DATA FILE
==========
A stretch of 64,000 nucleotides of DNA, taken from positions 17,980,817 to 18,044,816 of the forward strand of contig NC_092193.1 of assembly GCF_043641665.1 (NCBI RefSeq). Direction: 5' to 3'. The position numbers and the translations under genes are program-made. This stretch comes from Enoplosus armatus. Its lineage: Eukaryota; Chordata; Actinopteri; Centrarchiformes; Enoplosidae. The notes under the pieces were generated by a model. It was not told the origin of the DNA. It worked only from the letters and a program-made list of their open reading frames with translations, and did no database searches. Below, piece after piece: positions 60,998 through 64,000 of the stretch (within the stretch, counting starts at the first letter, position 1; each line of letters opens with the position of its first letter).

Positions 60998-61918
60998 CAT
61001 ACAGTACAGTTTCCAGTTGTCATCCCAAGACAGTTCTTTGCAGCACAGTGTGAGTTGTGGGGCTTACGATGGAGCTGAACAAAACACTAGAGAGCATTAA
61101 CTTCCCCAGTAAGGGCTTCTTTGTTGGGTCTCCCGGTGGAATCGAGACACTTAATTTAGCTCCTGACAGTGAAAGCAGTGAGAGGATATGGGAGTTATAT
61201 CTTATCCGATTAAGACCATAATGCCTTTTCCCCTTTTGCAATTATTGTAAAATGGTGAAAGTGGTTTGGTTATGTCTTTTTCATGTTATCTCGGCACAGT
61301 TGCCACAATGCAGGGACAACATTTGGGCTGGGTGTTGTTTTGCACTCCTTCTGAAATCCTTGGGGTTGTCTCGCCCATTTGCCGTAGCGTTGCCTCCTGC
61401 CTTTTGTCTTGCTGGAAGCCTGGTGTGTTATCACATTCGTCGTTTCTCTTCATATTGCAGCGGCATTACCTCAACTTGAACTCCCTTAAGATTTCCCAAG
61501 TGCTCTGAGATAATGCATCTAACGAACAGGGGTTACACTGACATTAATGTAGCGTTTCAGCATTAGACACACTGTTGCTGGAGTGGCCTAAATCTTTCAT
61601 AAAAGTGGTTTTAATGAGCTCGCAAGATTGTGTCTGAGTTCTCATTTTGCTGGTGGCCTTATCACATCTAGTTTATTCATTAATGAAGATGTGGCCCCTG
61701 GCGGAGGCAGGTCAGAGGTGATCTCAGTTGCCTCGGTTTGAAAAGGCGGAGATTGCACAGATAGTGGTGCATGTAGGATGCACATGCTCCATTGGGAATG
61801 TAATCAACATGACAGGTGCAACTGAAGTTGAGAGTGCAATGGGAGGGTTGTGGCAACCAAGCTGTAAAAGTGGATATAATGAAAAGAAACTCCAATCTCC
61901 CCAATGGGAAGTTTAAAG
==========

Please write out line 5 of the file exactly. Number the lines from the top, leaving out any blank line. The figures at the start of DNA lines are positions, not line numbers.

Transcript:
61101 CTTCCCCAGTAAGGGCTTCTTTGTTGGGTCTCCCGGTGGAATCGAGACACTTAATTTAGCTCCTGACAGTGAAAGCAGTGAGAGGATATGGGAGTTATAT